How To Configure Static IP Address In Linux And Unix
Configuring IP address is one of the mandatory skill that every Linux and Unix administrator should learn. We can easily configure IP address in GUI mode. But it is entirely different in Command line mode. This step by step tutorial describes how to configure static IP address in Linux and Unix operating systems. The steps provided below are tested on CentOS 7 server, Ubuntu 16.04 server, Ubuntu 18.04 LTS server and desktop editions and FreeBSD 12. However, it should work on most RPM-based and DEB-based Linux systems and Unix flavors.
Configure Static IP address in Linux
First, we will see how to configure IP address on RPM-based systems.
Configure Static IP address on RHEL / CentOS / Fedora / Scientific Linux:
In Fedora, RHEL and its clones like CentOS, Scientific Linux, the network interface card (shortly NIC) configuration will be stored under /etc/sysconfig/network-scripts/ directory.
Note: Here, I run all commands as root user. If you logged-in as normal user, just use ‘sudo’ in-front of each command.
First, let us find the name of the network card. To do so, run:
# ip link show
1: lo: <LOOPBACK,UP,LOWER_UP> mtu 65536 qdisc noqueue state UNKNOWN mode DEFAULT group default qlen 1000 link/loopback 00:00:00:00:00:00 brd 00:00:00:00:00:00 2: enp0s3: <BROADCAST,MULTICAST,UP,LOWER_UP> mtu 1500 qdisc pfifo_fast state UP mode DEFAULT group default qlen 1000 link/ether 08:00:27:80:63:19 brd ff:ff:ff:ff:ff:ff
Or, use this command to display detailed output:
# ip addr
1: lo: <LOOPBACK,UP,LOWER_UP> mtu 65536 qdisc noqueue state UNKNOWN link/loopback 00:00:00:00:00:00 brd 00:00:00:00:00:00 inet 127.0.0.1/8 scope host lo valid_lft forever preferred_lft forever inet6 ::1/128 scope host valid_lft forever preferred_lft forever 2: enp0s3: <BROADCAST,MULTICAST,UP,LOWER_UP> mtu 1500 qdisc pfifo_fast state UP qlen 1000 link/ether 08:00:27:80:63:19 brd ff:ff:ff:ff:ff:ff inet 192.168.225.150/24 brd 192.168.1.255 scope global enp0s3 valid_lft forever preferred_lft forever inet6 fe80::a00:27ff:fe80:6319/64 scope link valid_lft forever preferred_lft forever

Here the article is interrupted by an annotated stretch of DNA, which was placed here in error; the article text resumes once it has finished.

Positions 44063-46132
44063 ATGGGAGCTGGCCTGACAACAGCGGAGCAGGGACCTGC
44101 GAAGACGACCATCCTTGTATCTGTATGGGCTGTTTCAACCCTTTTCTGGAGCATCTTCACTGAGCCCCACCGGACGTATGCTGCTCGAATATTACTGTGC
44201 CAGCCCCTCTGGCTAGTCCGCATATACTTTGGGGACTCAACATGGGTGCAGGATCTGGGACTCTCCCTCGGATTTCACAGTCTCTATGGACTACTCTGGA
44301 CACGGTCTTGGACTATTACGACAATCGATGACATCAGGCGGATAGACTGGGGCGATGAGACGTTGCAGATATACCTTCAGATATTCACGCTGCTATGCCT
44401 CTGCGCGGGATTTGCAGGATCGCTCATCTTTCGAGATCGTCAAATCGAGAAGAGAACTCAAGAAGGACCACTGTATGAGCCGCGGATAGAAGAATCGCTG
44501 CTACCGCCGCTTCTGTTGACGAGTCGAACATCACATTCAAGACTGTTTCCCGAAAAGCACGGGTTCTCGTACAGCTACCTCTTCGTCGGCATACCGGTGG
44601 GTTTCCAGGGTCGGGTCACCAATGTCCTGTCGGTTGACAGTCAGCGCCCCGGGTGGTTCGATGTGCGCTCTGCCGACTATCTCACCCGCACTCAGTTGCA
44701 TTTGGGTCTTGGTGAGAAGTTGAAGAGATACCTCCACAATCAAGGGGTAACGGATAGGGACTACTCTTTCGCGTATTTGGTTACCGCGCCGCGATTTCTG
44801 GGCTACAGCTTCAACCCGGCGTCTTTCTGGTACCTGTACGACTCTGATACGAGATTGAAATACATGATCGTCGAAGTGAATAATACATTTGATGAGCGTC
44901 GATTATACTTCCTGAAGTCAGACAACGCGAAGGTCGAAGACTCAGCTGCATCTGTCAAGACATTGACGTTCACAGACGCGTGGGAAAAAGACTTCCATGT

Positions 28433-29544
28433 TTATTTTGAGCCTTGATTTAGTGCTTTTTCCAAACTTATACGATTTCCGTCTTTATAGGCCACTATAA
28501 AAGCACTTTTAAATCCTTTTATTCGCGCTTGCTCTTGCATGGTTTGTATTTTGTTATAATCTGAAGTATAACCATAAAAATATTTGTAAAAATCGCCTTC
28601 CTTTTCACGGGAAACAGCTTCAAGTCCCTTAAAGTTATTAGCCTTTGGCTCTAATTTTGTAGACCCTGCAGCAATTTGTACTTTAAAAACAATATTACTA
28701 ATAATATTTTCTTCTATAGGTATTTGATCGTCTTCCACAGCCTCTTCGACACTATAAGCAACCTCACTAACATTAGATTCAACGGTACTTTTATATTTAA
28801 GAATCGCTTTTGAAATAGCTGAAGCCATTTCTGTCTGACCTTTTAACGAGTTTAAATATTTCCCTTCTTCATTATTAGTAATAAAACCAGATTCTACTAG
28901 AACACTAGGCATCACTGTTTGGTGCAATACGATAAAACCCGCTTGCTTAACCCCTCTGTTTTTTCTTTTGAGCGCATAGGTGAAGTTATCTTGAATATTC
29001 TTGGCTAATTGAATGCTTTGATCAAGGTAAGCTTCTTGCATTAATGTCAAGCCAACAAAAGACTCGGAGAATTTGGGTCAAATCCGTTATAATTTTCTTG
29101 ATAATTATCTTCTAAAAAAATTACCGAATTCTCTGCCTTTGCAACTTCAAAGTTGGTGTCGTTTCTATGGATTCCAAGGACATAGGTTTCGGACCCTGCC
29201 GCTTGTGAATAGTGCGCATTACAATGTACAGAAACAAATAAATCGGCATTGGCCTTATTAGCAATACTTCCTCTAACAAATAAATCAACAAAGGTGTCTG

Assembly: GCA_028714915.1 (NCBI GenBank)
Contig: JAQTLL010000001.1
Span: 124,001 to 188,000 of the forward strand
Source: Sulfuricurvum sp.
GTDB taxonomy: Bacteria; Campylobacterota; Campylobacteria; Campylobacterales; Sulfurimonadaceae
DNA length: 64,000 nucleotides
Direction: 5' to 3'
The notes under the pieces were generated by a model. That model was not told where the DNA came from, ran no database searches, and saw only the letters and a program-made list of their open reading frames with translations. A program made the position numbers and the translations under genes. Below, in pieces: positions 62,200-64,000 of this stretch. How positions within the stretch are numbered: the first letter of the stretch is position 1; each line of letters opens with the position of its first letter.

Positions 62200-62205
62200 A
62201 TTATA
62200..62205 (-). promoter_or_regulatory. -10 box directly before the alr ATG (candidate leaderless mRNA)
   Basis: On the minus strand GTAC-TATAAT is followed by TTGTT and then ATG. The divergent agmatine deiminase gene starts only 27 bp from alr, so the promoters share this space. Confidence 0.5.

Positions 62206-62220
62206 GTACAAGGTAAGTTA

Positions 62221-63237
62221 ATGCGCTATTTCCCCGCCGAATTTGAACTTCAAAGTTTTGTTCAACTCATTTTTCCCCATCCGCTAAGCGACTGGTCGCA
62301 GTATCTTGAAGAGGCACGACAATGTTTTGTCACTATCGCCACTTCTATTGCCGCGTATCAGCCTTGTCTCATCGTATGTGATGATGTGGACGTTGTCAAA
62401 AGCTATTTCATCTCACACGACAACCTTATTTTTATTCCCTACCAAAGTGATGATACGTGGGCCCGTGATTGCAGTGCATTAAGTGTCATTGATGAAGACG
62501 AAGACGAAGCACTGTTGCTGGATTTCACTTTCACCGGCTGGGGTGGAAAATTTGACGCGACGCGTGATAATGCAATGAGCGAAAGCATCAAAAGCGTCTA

Usually, the wired network card name will start with letter “e”, and wireless card name will start letter with “w”.
As you see in the above output, my wired network card name is enp0s3. It might be different in your distribution, but it usually start with letter “e”.
Let us now configure a static IP address to this NIC.
Open the network card config file in any editor:
# vi /etc/sysconfig/network-scripts/ifcfg-enp0s3
Here, vi is the text editor. You can use any text/graphical editor of your choice, for example nano or gedit.
Add the IP address, subnet mask, gateway, and DNS server as shown below.
TYPE="Ethernet" BOOTPROTO="none" DEFROUTE="yes" IPV4_FAILURE_FATAL="no" IPV6INIT="yes" IPV6_AUTOCONF="yes" IPV6_DEFROUTE="yes" IPV6_FAILURE_FATAL="no" NAME="enp0s3" UUID="e9f9caef-cb9e-4a19-aace-767c6ee6f849" ONBOOT="yes" HWADDR="08:00:27:80:63:19" IPADDR0="192.168.225.150" PREFIX0="24" GATEWAY0="192.168.225.1" DNS1="22.214.171.124" IPV6_PEERDNS="yes" IPV6_PEERROUTES="yes"
This is how a typical network card configuration file looks like in any RPM based systems. Did you notice the lines that I have marked in bold (and arrows in the image)? Those are the important lines.
Let me explain about those lines:
- BOOTPROTO=”none”– This line shows that the network card’s IP address should be configured manually. If you set the value as “dhcp”, then the network card will accept the IP address from any DHCP server in the network.
- IPADDR0=”192.168.225.150″ – This line indicates the IP address of the network card. Here, you might have noticed the number 0 (zero) after the line IPADDR. This indicates that this card has only one IP address. If you want to set more than one IP address (i.e virtual IP address), then add new lines – for example IPADDR1, IPADDR2 and set different IP addresses of your choice.
- PREFIX0=”24″ – This line indicates the subnet mask, i.e 255.255.255.0. Here you can specify more than one subnet with lines PREFIX1, PREFIX 2 etc.
- GATEWAY0=”192.168.225.1″ – This is the gateway address of the NIC.
- DNS1=”126.96.36.199″ – The Name server address.
Once you setup all details, save and close the file. Restart the network service for the changes to take effect.
# systemctl restart network
Or, simply reboot your system.
Now, verify the new static IP address using command:
# ip addr
Or, you can check a specific network card’s address as shown below.